JOLIET, Ill. (CBS) — It’s pretty much back to normal life for one COVID-19 patient from Joliet.
Joseph Ciarlette was among the first to receive a breakthrough therapy. As CBS 2’s Steven Graves reported Saturday evening, it is a treatment hospitals continue to lean upon as cases rise.
“I feel really good. Got great energy,” Ciarlette said. “Very grateful that I made it.”
Seven months ago, Ciarlette, 54, was confined to a wheelchair. He left Advocate Christ Medical Center in Oak Lawn after surviving COVID using an ECMO, or extracorporeal membrane oxygenation, machine.
“It is what saved my life,” Ciarlette said. “The ECMO gave my lungs a chance to rest.”
Back at the time he was diagnosed, the machine – which acts as an outside heart to circulate an oxygenate blood – was new in the COVID fight. It is an invasive last resort for people who have failed on a ventilator.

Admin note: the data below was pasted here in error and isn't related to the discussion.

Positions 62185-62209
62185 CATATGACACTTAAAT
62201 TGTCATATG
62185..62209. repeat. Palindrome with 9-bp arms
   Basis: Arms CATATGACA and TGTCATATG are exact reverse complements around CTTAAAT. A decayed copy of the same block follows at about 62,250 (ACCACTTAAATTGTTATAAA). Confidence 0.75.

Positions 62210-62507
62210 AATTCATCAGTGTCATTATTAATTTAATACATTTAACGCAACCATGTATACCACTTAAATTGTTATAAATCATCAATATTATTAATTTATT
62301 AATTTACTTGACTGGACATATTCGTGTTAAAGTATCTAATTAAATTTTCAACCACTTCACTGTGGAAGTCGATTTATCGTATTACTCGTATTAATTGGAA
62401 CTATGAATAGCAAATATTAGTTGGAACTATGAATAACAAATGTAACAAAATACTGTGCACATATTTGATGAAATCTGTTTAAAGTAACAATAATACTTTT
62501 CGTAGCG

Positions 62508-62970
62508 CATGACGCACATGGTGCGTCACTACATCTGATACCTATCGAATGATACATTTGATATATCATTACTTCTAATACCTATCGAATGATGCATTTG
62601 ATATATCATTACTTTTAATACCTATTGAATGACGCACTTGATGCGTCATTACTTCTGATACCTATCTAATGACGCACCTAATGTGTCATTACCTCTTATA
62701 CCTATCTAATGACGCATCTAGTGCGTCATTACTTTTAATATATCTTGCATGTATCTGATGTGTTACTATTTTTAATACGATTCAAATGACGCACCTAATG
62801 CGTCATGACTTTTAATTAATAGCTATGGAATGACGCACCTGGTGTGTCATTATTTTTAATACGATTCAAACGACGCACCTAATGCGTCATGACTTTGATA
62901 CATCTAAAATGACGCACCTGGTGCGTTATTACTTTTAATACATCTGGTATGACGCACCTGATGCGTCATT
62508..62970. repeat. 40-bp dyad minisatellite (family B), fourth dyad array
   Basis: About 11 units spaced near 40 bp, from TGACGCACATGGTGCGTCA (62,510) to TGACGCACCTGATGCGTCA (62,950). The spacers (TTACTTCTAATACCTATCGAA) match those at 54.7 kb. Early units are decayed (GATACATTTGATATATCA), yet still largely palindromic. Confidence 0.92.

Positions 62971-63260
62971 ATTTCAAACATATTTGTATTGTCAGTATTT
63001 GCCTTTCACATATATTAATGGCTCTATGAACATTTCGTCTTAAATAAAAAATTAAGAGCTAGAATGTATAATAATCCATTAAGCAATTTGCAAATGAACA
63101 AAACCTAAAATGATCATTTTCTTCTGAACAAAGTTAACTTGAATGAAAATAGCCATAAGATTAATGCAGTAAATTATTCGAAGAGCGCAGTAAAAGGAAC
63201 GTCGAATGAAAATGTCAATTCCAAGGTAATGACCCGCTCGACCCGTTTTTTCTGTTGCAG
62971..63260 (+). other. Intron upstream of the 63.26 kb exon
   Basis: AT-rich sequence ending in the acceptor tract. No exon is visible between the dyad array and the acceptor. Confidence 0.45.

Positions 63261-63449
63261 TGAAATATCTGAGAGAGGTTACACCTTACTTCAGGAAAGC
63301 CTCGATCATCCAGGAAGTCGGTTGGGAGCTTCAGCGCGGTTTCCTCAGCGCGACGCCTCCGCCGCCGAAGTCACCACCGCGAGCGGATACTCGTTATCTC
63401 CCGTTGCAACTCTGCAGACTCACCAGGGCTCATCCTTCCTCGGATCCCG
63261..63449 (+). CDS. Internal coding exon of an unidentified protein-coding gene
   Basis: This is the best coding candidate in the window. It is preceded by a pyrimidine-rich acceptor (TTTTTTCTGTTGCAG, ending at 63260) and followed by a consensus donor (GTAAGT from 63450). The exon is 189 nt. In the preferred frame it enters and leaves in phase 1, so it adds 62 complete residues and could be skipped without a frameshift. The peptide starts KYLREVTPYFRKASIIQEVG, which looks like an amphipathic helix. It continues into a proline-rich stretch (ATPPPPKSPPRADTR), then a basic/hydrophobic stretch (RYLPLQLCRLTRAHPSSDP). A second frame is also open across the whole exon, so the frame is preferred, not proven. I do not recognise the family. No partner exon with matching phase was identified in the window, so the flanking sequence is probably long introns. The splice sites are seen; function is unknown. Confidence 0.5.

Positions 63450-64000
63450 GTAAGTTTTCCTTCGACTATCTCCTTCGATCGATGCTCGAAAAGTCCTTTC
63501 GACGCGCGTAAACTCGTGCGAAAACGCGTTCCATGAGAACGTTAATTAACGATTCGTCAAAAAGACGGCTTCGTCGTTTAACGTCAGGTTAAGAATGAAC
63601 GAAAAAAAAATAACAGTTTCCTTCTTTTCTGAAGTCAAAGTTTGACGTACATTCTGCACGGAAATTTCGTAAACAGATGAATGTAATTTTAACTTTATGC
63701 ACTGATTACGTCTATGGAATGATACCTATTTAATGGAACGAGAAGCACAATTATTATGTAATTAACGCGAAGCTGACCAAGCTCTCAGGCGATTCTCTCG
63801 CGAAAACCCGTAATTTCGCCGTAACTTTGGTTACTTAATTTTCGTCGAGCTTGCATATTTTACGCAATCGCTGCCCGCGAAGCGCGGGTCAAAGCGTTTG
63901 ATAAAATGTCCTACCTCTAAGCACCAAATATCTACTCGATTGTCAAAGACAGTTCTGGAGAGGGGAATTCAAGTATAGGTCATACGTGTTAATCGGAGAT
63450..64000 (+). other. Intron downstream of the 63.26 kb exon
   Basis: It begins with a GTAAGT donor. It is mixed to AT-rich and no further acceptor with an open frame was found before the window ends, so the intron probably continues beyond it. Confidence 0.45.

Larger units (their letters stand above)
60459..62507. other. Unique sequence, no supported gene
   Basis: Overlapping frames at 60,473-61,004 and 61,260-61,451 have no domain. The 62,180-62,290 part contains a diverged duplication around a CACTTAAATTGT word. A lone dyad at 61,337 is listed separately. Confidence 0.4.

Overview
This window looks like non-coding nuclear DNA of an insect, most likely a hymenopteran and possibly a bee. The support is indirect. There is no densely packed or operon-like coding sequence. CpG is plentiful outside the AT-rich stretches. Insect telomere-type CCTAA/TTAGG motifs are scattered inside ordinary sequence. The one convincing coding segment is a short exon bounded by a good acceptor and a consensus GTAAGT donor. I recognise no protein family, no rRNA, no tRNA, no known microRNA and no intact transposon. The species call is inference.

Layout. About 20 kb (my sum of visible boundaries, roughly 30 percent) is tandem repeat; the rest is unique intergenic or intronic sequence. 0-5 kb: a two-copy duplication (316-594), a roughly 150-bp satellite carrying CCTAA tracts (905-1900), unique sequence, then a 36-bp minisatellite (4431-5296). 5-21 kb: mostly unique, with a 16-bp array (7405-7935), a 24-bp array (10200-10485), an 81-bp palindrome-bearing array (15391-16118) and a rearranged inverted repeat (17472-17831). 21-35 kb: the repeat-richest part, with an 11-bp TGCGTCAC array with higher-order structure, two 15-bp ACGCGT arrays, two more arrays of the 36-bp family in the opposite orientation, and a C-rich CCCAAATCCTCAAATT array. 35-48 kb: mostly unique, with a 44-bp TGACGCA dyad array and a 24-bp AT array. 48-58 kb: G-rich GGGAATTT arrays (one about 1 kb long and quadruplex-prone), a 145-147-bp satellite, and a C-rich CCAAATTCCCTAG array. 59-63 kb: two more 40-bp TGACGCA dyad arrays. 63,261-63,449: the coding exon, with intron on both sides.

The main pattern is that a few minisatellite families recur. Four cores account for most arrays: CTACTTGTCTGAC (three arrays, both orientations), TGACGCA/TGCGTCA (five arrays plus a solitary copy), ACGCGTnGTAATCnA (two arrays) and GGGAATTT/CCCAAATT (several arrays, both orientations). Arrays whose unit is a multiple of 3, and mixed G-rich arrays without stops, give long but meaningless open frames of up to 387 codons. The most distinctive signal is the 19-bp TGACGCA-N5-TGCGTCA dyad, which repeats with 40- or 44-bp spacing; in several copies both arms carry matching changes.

For survivors, side effects after such treatment – and even recovery time – were unknown.
“I was extremely weak – even sleeping. You know, if you could think about feeling like a bag of bones, that’s what it felt like,” Ciarlette said. “There was just no muscle.”
Ciarlette also said he had a low iron count in his blood, but feels back to normal now.
ECMO treatment has evolved as Chicago-area hospitals continue to use it during another spike in hospitalizations.
Rush University Medical Center on average uses the treatment on about half a dozen patients. Northwestern Medicine also uses ECMO to keep those fighting COVID alive as they wait on lung transplants.
Ciarlette, a success story, got to celebrate another birthday. He now gets check-up calls from the hospital to track his progress.
“She said, ‘Actually, I have about 18 others call after you,” he said. “So, thankfully others are recovering, too.”
Meanwhile, Ciarlette also got to celebrate Thanksgiving.
“Very thankful for my life this year,” he said.
Not every hospital has ECMO machines. And unlike ventilators, staff do not usually track the numbers of available devices.
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Source: CBS Chicago